Angie Doll highlights why diversity in rail is more than just a buzzword
The creation of the railway in the mid-1800s brought new opportunity for employment for people in Britain. And at Govia Thameslink Railway (GTR) while we continue to see technology change the way this industry operates, one thing has remained a reliable constant since the early days of rail; the need for excellent people.
Though functionality – and of course, the trains themselves – have evolved, 2019 is no different when it comes to the breadth of opportunity in this fantastic industry.
But in order to ensure that we are evolving in tandem with these advances, the workforce at the heart of our business must do so too. Traditionally a majority male-dominated sector, this shift requires dedication and focus as it is changing the employee make-up of an industry with a history so rich that it remains one of few in Britain today where long-service awards ceremonies are frequently held to celebrate extensive service commitments.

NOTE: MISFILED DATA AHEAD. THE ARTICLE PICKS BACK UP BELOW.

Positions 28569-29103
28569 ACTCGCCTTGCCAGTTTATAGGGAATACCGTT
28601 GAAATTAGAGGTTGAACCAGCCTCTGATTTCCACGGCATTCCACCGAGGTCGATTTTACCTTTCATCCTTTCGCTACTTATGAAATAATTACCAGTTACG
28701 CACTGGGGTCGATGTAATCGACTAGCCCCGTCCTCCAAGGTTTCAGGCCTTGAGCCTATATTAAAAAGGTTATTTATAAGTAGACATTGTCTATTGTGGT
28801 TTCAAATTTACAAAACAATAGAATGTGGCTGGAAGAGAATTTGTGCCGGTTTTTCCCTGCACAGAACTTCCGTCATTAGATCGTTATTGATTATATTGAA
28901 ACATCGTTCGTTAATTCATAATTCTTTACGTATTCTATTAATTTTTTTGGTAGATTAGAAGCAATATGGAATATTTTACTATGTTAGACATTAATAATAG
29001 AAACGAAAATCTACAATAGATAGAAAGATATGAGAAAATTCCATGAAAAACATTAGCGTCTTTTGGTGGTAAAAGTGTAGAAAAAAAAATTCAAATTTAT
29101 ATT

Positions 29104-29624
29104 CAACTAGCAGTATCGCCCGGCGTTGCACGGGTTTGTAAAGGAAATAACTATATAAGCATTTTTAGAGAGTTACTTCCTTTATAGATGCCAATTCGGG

A focused campaign
To attract more women and young people to consider a career in rail, earlier this year we embarked on the industry’s biggest rail recruitment drive.
Supporting the four brands under GTR – Southern, Thameslink, Great Northern and Gatwick Express – this campaign is helping us change the demographics of our workforce, and crucially, the wider pool of talent joining the industry. As the UK’s largest rail franchise, we have a real responsibility – and opportunity – to support and shape the next generation.
In my role as MD for Southern and Gatwick Express, I get to meet many of the brilliant new recruits joining the organisation, and it’s been fantastic to see how the demographics of our growing workforce has changed since I joined the industry 20 years ago.
We want our teams to reflect the communities they serve. The aim is for our drivers to mirror the local population, with representation across society and this ethos feeds into all areas of the business.
Diversity is more than a buzzword
This is an incredibly rewarding industry to work in, with many routes for progression. I joined as a station manager at Brighton and have worked my way up to my role as Managing Director of the UK’s biggest rail franchise; there are no limits to what women can achieve in this sector.